Cephalopods often took time to adjust to the dead shrimp we substitute for the live prey they cornered in their reefs, but Gone Puss was a seasoned aquarium inmate. He had no excuses. No, he was determined to register his animosity towards me personally. The pellet was a flaccid reminder that his ancestors developed in the world’s oceans 230 million years before my mammalian ones pitched up.
‘Missed,’ I snarled back, ‘you suckerous beastie!’ I let the pellet lie.
I couldn’t even retaliate. Octopuses are the only invertebrates given special protection by the Government under the licensing of animal experiments. Smart enough to have a lobby group.
Normally I didn’t mind the nights. Normally I didn’t let rejected morsels of un-breaded scampi unhinge me, but tonight it wasn’t a seafood lump, it was a reminder of my recent demotion in status: to prey. My laptop keyboard beat out a word, but it was nothing to do with the experiment notes I was employed to make.
I typed with stabbing fingers.
‘S U C K E R!!!?!’
Three goes to spell it correctly. I stared through it.
A burst of ‘Flower of Scotland’ burbled from my phone. I heaved my mind out of its stramash of re-lived humiliation and futile rage.
It was a text. It was anonymous. That was rare. It would be marketing; some clever scam. To click or… I clicked.
‘It’s your bruise, Sho. You better watch out!’ read the text; words followed by a pared down ‘tinyurl’ link.
Another click and a video clip opened. The headline read: ‘Murder victim: police appeal for help’. It was dated from 28th February, nearly three months ago.
I twisted the phone and hunted around to increase the volume. A circle was zeroing down onto a map of fields, waterways and scrubland. A presenter’s voice was speaking…
‘Police are appealing for help in identifying the headless woman found dead yesterday morning in a drainage ditch in fenland close to Whittlesey. They believe the murdered woman was in her mid-30s with light-brown hair. Her hands were also cut off, displaying obvious similarities to “The Doll Killer” murder. Her only identifying mark is this distinctive bruise on her upper left arm…’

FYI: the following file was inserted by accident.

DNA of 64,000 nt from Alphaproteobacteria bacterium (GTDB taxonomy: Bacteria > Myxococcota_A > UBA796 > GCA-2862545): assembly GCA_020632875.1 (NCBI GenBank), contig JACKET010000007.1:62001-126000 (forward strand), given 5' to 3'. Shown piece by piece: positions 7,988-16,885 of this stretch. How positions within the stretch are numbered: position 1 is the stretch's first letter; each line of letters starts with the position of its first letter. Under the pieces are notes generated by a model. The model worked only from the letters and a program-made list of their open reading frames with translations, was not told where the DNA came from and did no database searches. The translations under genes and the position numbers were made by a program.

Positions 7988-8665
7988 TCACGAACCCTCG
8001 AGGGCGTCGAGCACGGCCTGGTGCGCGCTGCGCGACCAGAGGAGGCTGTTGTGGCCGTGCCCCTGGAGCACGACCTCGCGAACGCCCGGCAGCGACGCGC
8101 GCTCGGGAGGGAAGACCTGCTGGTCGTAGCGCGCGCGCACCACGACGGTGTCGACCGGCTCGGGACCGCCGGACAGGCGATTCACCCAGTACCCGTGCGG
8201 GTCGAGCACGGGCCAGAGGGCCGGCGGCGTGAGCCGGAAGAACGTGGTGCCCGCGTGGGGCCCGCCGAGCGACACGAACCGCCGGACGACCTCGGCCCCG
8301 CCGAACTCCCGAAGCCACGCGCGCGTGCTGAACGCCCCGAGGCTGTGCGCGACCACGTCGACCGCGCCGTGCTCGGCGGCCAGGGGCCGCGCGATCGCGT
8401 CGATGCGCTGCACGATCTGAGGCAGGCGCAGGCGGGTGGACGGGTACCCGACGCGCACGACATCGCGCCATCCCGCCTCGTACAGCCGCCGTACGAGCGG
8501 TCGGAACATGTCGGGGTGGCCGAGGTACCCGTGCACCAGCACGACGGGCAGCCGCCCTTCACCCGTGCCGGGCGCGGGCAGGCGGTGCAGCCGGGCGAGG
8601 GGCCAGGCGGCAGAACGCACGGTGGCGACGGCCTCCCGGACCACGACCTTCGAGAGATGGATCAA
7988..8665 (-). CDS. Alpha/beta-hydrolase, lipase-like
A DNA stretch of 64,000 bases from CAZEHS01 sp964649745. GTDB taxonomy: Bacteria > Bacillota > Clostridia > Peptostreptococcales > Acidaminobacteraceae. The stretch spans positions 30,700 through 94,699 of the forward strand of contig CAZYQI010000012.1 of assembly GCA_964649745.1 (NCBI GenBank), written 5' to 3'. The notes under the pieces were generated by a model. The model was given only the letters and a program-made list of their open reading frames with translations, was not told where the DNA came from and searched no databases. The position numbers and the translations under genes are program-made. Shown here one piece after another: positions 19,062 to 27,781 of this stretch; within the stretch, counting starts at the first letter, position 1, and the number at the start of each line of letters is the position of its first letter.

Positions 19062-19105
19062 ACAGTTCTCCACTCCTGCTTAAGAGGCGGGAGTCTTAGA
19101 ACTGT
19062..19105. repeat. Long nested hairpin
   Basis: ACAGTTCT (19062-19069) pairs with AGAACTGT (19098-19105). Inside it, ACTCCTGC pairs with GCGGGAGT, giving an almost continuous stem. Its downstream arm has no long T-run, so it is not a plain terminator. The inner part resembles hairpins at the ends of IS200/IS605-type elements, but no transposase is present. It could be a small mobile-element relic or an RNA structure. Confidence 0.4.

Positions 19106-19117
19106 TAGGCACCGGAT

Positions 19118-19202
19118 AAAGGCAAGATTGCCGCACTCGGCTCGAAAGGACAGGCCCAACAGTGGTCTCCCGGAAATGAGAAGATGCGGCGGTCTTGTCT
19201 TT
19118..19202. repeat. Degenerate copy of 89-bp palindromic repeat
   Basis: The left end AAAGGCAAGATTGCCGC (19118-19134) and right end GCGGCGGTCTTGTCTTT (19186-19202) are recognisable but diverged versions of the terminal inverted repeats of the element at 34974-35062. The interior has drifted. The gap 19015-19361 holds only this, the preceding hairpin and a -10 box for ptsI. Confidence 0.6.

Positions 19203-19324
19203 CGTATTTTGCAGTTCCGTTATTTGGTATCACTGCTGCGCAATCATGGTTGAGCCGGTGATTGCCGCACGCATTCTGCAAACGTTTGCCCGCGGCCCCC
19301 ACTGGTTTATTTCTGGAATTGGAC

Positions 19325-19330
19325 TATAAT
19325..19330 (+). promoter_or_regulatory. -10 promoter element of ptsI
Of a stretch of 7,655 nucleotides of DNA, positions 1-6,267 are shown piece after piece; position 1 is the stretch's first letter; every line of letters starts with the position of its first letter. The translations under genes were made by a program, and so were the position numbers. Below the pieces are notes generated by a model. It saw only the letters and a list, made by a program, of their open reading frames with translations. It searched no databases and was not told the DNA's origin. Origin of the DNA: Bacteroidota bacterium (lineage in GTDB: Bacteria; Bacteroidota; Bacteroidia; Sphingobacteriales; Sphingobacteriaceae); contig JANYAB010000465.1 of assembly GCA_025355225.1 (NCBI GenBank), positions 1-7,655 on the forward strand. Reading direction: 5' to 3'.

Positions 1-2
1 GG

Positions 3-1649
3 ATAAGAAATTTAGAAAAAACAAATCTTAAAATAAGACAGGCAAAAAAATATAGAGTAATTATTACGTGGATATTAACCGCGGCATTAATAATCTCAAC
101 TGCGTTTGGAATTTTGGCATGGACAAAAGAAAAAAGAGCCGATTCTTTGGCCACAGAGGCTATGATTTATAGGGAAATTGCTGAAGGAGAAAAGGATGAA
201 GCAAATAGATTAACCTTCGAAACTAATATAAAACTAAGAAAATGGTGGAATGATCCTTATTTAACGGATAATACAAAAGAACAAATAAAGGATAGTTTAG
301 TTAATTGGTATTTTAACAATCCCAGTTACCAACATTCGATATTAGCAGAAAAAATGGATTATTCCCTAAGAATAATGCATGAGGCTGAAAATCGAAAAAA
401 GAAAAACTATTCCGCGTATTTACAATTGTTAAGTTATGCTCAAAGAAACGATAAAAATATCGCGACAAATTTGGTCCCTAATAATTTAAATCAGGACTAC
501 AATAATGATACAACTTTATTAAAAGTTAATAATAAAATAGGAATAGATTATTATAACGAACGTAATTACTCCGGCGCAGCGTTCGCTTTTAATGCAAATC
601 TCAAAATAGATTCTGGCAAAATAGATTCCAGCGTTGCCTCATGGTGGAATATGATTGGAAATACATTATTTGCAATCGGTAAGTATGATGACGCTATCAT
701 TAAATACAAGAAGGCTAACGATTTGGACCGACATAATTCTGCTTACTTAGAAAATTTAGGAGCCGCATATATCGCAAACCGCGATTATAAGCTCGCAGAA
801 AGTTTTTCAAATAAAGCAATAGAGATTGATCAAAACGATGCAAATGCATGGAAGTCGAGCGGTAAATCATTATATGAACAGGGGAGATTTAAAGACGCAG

A graphic flashed up on screen. I dropped the phone on the desk. My hand clutched at my left bicep. It was my bruise. Similarly faded. Both bore a more than superficial resemblance to the St Martins Cross on Iona. No-one else would have noticed this, but I did – instantly.
I recalled the ‘headless handless woman’ case from earlier in the year. ‘Doll Killer’ headlines swirled. Why would I share a bruise with a corpse? And why, on God’s good Earth, was it shaped like an iconic Eighth Century Celtic cross from a sheep-bitten isle.
It had seemed a mad coincidence when I first discovered my bruise. Now it smacked of sinister cultural branding. It was as if St Columba himself had sailed up the Cam to label me a sinner. No argument here; even a Glaswegian ‘Proddie’, knows better than to squabble with a Saint. This was my ‘Madonna in the toast’ moment. It must be a sign. Convert or…
Pointy questions pierced the miasma of my floundering logic. Had my bruise been inflicted by the murderer? Was this text from the killer? Could I be next? Was I marked for death?
Another thought: I was alone at night in a dark workspace with only a truculent, probably under-nourished octopus to protect me.
I blocked the sender and called Leroy. After four rings I concluded he wasn’t at his post; maybe in the loo, more likely outside snatching a fag. The rush of water refreshing a tank (through the jumble of pipes criss-crossing the ceiling) made me jump.